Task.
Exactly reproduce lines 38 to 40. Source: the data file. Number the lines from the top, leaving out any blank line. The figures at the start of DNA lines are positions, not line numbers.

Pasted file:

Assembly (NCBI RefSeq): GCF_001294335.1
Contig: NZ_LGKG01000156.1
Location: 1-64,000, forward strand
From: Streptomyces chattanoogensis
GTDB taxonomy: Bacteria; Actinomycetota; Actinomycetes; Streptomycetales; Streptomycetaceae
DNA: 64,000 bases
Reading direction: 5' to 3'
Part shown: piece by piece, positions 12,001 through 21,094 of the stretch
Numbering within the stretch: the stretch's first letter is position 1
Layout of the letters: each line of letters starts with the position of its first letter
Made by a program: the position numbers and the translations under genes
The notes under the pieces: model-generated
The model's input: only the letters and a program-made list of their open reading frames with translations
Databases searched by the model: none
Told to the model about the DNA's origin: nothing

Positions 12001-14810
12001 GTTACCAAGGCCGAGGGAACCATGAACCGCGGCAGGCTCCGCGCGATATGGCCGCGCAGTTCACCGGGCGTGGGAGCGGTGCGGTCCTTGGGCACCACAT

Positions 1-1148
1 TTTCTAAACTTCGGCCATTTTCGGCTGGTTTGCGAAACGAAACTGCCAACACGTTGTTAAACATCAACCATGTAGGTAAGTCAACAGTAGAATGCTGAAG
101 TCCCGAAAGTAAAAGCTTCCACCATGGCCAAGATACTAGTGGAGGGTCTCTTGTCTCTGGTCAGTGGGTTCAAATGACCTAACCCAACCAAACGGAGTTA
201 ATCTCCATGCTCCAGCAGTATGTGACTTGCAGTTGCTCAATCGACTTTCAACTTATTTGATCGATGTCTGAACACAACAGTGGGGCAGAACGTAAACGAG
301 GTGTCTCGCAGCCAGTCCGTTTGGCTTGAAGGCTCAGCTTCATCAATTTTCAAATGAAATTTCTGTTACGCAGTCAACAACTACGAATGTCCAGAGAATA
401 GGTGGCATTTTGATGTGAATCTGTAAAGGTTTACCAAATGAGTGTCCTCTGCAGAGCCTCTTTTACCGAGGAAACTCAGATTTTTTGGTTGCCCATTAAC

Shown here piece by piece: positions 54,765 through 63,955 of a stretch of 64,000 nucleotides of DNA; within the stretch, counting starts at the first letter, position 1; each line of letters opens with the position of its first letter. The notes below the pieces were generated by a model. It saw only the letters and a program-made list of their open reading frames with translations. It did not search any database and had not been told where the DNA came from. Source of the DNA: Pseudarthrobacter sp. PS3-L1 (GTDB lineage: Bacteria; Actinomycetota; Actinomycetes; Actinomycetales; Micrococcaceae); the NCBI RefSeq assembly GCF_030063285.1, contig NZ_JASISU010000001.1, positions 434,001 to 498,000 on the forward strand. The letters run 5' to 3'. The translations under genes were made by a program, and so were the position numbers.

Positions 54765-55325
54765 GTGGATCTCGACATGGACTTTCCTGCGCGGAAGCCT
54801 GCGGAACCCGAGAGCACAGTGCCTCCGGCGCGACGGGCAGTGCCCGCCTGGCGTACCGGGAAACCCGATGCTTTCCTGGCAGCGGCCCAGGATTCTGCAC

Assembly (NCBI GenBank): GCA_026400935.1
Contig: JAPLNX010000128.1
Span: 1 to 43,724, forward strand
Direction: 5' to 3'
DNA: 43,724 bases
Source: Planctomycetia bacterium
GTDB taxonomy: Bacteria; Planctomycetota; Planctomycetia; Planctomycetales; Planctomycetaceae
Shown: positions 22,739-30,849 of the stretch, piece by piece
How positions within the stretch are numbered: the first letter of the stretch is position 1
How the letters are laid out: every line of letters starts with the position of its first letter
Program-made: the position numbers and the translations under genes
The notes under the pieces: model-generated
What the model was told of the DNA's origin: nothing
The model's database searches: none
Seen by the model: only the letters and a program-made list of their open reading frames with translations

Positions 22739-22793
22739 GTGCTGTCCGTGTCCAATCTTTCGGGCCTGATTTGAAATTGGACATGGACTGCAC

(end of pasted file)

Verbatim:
Program-made: the position numbers and the translations under genes
The notes under the pieces: model-generated
What the model was told of the DNA's origin: nothing